About Jesse Griffiths

Head of Development Strategy and Finance, Overseas Development Institute (ODI), https://www.odi.org/experts/1754-jesse-griffiths

Russia backs Kim

Yesterday Russia joined the US, Canada, Mexico, Korea, and Japan in saying they will back Kim.  They have only 1.7 per cent of the votes at the Bank, but they do have one of the 25 board seats. And they’re the first BRICS country to come out for him.  Perhaps tellingly, their statement didn’t explain why they preferred Kim to his more experienced challenger, Okonjo-Iweala.  I expect this is the route those backing Kim for (misguided) geopolitical considerations will go. Praise Kim, don’t mention the alternative, or how they decided his merits were better than Okonjo-Iweala’s. We shall see soon enough.

It’s all over: Dartmouth has spoken

While Bank-watchers were expecting the final decision to be made next week, we should have paid more attention to more reputable sources.  I’m talking of course of Dartmouth College, the US Ivy League school no one outside of the US had ever heard of until its President was plucked from nowhere to run for the World Bank Presidency. Ok, Ok, I’m being unfair. Probably not that many in the US had heard of it either.

But we should all have paid more attention, as they were the first to officially call the outcome of the race. Yes, their head of media relations (a big job, now at least) tells us: Continue reading

Bank reform – a thoughtful list of key issues

My former colleagues at the Bretton Woods Project have just published their bi-monthly Bretton Woods Update with a cover article summarising some of the key issues that whoever wins the Presidency will have to tackle.  Worth reading in full, but here are some snippets, the first on the rise of emerging markets:

One of the most pressing issues is how to work effectively with large emerging market countries. Continue reading

Over 100 economists endorse Ocampo

The great and the good are weighing into the World Bank President debate – in addition to the senior Bank staffers coming out in support of Okonjo-Iweala, over one hundred well respected economists have come out for Ocampo.  Here’s what they had to say:

We the undersigned economists, endorse the candidacy of Jose Antonio Ocampo for President of the World Bank.  Throughout his career Dr. Ocampo has managed and reformed national ministries of finance, agriculture and planning, and regional and global UN Agencies pertaining to economic development and social affairs.  Furthermore, he is one of the most noted development economists of our time.  It is our view that based his relative merits, Dr. Ocampo is the most suitable candidate for World Bank president.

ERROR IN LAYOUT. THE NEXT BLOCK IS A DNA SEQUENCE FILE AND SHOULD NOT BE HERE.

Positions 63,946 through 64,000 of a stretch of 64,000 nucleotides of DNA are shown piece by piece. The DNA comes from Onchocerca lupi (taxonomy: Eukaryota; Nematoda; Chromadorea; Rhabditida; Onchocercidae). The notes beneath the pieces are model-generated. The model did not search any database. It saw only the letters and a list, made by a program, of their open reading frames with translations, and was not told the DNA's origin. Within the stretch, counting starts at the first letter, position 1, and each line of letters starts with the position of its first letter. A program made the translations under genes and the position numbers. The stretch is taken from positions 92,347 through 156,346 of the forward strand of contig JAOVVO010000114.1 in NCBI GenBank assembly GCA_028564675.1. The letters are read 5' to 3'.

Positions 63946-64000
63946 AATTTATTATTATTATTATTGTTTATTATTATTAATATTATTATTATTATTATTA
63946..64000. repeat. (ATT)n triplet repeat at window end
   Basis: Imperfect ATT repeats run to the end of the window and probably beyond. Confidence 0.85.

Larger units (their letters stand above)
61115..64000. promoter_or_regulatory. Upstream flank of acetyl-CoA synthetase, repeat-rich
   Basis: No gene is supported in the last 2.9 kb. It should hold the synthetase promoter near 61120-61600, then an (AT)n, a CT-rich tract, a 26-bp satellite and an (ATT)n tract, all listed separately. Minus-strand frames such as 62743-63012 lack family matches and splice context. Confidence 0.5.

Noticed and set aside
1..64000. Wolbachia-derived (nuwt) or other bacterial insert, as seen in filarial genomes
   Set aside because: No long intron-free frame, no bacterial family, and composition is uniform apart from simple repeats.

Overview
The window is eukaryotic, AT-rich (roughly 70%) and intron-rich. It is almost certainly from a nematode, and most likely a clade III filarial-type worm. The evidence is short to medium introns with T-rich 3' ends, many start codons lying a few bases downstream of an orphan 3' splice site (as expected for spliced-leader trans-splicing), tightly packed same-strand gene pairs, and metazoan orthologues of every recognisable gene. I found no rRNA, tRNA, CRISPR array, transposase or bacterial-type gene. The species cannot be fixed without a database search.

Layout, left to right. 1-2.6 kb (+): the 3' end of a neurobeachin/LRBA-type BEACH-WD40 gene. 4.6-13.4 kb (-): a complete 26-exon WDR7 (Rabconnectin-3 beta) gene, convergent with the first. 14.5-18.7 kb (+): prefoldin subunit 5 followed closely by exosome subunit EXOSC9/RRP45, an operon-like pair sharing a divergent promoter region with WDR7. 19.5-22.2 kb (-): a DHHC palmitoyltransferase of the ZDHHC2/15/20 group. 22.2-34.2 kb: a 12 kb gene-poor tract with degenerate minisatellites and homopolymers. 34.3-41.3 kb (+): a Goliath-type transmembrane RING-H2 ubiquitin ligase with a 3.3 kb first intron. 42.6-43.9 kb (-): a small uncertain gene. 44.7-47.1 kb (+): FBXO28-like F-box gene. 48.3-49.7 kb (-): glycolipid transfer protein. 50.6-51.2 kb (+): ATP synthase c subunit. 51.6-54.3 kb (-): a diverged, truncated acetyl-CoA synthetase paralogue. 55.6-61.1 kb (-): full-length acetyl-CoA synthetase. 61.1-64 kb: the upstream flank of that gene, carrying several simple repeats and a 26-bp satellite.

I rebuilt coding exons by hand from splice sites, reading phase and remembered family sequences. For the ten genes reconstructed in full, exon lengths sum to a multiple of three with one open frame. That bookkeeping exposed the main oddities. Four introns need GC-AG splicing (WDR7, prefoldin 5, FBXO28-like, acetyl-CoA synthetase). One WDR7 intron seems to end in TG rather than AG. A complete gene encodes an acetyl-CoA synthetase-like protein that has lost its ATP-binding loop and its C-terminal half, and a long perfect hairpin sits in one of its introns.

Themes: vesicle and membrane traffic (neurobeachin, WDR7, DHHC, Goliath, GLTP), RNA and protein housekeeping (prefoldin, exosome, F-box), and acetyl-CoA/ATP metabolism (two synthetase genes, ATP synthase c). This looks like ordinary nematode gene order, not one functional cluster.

Signatories (as at 1130 GMT 5th April- more are being added all the time) Continue reading

Ocampo and Iweala hit campaign trail: but where the hell is Kim?

Has anyone heard a peep out of Jim Yong Kim?  He wants to be President of the world’s most influential development institution, yet – as far as I can tell – he hasn’t given a single interview to any press outlet anywhere.

Meanwhile his two more experienced rivals are already all over the airwaves, often attacking Kim. Ocampo was on Bloomberg and had this to say to AFP:

“He is a very competent doctor, but if we speak strictly about development experience, the Nigerian minister and I amply surpass him.”

Iweala gave the Washington Postperhaps the most barbed quote of the week on Kim Continue reading

A transparent, merit-based process: key steps

Now there’s a choice of candidates, for the first time it’s possible to say we may have the basis for a merit-based process for the selection of the World Bank President. Whether that’s what we get is, however, far less likely. If the Board is serious about making the process truly transparent and merit-based, here are the bare minimum things that should happen:

  1. Public interviews. It will simply not be credible if the Board selects a candidate behind closed doors with no one else able to see how the candidates stood up to questioning.
  2. Manifestos for candidates. Every candidate should be required to set out what he or she think the main challenges facing the Bank are and how they would deal with them as President.
  3. Public debates. Candidates should submit themselves for questioning to a variety of forums, including public debates.
  4. Transparent voting. All countries should vote individually, not through their constituencies, and should announce who they are voting for and why.

Of course, none of this would prevent the backroom deals that the US will use to ensure its candidate gets in, but at least everyone would be able to judge who the best candidate really is, and learn a lot more about what they stand for. None of these are difficult to organise, and all of them take place routinely at national level for senior public servants.  Why not for the World Bank?